Middle Cornish (Cernewec) escid, esgis, eskas = shoe
Cornish (Kernewek) eskis = shoe
eskis sport = trainer, sports shoe
eskisyow kron = slingbacks

Etymology: from the Proto-Indo-European *ped-skuHto-, from *ped- (to walk, step) and *skuH-t- (skin, hide) [source].

Middle Irish (Gaoidhealg) cúarán = shoe, sock
Irish (Gaeilge) cuarán = sandal
Scottish Gaelic (Gàidhlig) cuaran [kuəran] = sandal, bangage, toecap, sock
Manx (Gaelg) carrane = hide sandal, sandal, slipper
Middle Welsh (Kymraec) cuaran, kuaran, curan = boot, buskin
Welsh (Cymraeg) cu(a)ran, cwaran = boot, buskin
curanog = buskined

Etymology: the Welsh words were borrowed from Irish. The words in the other languages possibly come from the Middle Irish cúar (curved, bent, crooked) from the Proto-Celtic *kukro- (curved), from the Proto-Indo-European *kewk- (to elevate, height) [source].

Scottish Gaelic (Gàidhlig) bòtann [bɔːhdən̪ˠ] = boot (esp. rubber boot, wellington)
bòtais [bɔːhdɪʃ] = boot
bùtais [buːhdɪʃ] = boot
Manx (Gaelg) bootys = boot
Middle Welsh (Kymraec) botys, botes, botas, bottas = greave(s), shackle, boot, wader
Welsh (Cymraeg) bot(i)as, bwtias = greave(s), shackle, boot, wader
botasbren = bootjack, boot-tree
botasog = wearing boots or greaves
botaswr = bootmaker, shoemaker
Cornish (Kernewek) botas = boot
botas palvek = flippers
botas stanch = wellies
Middle Breton (Brezonec) botez, botes, botés = shoe
Breton (Brezhoneg) botez = shoe, clog
botour = shoemaker, cobbler
botaouiñ = to shoe
botez-prenn = clog, wooden shoe
botezioù = hoof, sole

Etymology: (via English) from the Old French bote (boot), from the Frankish *butt, from Proto-Germanic *but(t)az (cut off, short, numb, blunt), from Proto-Indo-European *bʰewt-/*bʰewd- (to strike, push, shock”) [source].

Sources: Wiktionary, Am Faclair Beag, Online Manx Dictionary, Teanglann.ie, eDIL – Electronic Dictionary of the Irish Language, In Dúil Bélrai English – Old Irish glossary, Geiriadur Prifysgol Cymru, Gerlyver Kernewek, Dictionaire Favereau, TermOfis, English – ProtoCeltic WordList (PDF), Etymological Dictionary Of Proto Celtic

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Foreheads

Today we’re looking at words for foreheads, brows and related things in Celtic languages.

Big forehead!

Old Irish (Goídelc) étan = brow, forehead
Irish (Gaeilge) éadan [ˈeːd̪ˠənˠ] = front, face, forehead, flat surface, facet, end
éadanán = headstall
éadanchlár = fascia
in éadan = against, opposed to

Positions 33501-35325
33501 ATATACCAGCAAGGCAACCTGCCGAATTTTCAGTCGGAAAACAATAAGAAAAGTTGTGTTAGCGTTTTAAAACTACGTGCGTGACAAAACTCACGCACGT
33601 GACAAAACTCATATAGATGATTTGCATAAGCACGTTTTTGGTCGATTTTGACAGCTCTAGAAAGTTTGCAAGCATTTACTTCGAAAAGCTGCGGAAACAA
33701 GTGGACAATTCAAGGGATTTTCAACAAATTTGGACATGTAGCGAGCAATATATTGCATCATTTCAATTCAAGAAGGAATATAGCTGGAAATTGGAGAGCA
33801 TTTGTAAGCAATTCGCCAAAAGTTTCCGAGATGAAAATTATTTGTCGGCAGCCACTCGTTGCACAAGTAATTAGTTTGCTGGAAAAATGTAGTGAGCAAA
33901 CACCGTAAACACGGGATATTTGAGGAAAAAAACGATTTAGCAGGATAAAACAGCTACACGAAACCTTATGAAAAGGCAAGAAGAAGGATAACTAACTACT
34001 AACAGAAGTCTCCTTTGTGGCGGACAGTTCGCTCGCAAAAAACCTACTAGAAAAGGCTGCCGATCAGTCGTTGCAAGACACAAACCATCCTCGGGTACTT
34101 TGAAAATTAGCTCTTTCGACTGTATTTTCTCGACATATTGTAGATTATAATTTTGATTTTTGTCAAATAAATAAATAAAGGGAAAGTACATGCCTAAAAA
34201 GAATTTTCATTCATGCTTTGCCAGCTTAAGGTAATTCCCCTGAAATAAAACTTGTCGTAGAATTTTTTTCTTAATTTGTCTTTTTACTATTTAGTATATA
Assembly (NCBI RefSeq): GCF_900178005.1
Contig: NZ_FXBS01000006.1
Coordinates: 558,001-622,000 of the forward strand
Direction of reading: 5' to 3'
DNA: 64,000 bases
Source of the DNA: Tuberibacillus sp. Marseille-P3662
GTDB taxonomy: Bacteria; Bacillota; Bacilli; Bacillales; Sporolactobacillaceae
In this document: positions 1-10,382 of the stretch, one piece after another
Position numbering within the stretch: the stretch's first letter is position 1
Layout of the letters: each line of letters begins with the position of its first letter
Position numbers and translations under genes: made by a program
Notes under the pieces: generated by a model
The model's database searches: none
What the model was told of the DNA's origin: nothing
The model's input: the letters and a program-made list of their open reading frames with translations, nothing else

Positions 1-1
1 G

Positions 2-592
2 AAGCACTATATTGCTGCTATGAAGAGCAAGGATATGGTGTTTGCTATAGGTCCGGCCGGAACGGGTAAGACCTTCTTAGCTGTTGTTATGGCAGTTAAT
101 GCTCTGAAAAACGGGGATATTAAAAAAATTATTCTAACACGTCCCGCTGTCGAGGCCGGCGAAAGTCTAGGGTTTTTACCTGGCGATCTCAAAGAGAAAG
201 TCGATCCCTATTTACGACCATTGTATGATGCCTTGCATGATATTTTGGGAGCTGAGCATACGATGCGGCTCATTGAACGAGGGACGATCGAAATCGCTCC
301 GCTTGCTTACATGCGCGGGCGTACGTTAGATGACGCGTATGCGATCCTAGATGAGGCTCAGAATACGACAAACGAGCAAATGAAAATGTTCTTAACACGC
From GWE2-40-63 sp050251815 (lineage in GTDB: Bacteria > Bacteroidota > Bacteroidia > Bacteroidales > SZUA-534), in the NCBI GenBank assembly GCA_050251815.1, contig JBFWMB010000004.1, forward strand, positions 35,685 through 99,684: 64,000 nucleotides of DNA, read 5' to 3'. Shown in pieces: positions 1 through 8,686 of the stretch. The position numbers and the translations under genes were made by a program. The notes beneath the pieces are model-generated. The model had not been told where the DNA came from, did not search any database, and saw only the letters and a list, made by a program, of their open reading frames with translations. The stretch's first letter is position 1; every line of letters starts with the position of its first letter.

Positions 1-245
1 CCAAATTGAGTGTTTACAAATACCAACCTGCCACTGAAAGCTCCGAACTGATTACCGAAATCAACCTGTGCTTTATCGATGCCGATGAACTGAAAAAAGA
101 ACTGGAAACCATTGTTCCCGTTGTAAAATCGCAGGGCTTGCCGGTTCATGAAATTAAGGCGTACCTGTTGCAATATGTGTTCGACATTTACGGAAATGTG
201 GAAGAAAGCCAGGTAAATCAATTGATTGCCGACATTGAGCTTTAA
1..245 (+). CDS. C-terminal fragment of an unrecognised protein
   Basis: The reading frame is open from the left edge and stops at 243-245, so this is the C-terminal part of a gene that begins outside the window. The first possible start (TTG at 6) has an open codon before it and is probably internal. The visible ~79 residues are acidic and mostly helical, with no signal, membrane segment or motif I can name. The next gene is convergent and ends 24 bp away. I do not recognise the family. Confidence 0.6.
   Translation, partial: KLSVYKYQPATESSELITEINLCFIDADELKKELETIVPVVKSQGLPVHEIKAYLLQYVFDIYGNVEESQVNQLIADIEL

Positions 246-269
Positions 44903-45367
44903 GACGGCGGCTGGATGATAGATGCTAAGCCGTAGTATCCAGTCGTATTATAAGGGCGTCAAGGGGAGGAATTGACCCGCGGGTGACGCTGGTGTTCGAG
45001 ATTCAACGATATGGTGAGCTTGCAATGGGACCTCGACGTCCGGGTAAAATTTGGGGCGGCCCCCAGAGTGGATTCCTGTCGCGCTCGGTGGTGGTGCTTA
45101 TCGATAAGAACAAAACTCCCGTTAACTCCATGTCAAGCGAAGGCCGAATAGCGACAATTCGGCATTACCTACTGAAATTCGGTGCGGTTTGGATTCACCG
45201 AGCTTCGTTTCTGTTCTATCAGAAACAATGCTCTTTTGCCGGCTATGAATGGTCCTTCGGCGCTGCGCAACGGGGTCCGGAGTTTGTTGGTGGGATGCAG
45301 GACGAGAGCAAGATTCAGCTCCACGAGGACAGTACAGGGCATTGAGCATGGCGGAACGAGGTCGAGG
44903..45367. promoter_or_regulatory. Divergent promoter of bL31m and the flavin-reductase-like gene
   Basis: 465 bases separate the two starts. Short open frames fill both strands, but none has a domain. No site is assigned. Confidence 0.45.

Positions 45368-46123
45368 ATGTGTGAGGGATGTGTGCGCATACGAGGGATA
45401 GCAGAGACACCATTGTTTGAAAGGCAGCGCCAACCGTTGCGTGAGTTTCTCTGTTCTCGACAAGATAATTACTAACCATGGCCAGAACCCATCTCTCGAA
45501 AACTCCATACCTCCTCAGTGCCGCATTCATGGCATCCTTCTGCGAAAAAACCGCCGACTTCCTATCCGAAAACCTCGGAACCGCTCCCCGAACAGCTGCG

as éadan = one by one, in (rapid) succession, indiscriminately
Scottish Gaelic (Gàidhlig) aodann [ɯːdən̪ˠ] = face, front, dial
aodannan = little face, mask, frontispiece
aodann-clò = typeface
aodann-fuadain = mask
dà-aodannach = two-faced, double-skinned (in architecture)
Manx (Gaelg) eddin = apron (of a dam), rockface, countenance, dial, disc, facade, face, facet, facial, fascia, front, frontage
far-eddin = mask
eddin harroo = sour-faced

Etymology: from the Proto-Indo-European *h₂ent- (forehead) [source].

Words from the same root include end, answer and antimony in English, and ante (before, earlier, instead of) in Italian [source].

Proto-Celtic *talu = front, forehead
Gaulish *talu = ?
Celtiberian talukokum = ?
Old Irish (Goídelc) tul, taul, tel, til = protruberance, projecting part, swelling, boss of a shield
Irish (Gaeilge) tul = protuberance, prominence, front, forehead
tulach = low hill, hillock, mound
tulán = protuberance, mound, knoll, hummock
Scottish Gaelic (Gàidhlig) tul [tul̪ˠ] = face
Manx (Gaelg) tool = ?
tool-vuilley = forehand stroke
Proto-Brythonic *tal
Old Welsh tal = end
Middle Welsh (Kymraec) tal = end
Welsh (Cymraeg) tâl [taːl] = end (of an object), gable end, extremity, top, side, edge, rampart, front, face (of shield), forehead, brow, head
tâl bainc, talbainc = end of bench, place of honour, best kind, first class
ar dâl = at the top, end, by the side, near
talaith = state, province, district, area, principality
talar = headland (of ploughed field), boundary
talaraf, talaru = to reach the headland, set a boundary
Middle Cornish (Cernewec) tal = the front, forehead, end, top
Cornish (Kernewek) tal = brow, forehead, front, temple
talar = headland
talgamma = to frown
plegya tal = to frown, knit one’s brows
Middle Breton (Brezonec) tal = forehead
taleg = sb with a big forehead
Breton (Brezhoneg) tal = face, forehead

Etymology: possibly from the Proto-Indo-European *telh₂- (ground, bottom), or from *teHlu- [source].

Sources: Wiktionary, Am Faclair Beag, Online Manx Dictionary, Teanglann.ie, eDIL – Electronic Dictionary of the Irish Language, In Dúil Bélrai English – Old Irish glossary, Geiriadur Prifysgol Cymru, Gerlyver Kernewek, Dictionaire Favereau, TermOfis, English – ProtoCeltic WordList (PDF), Etymological Dictionary Of Proto Celtic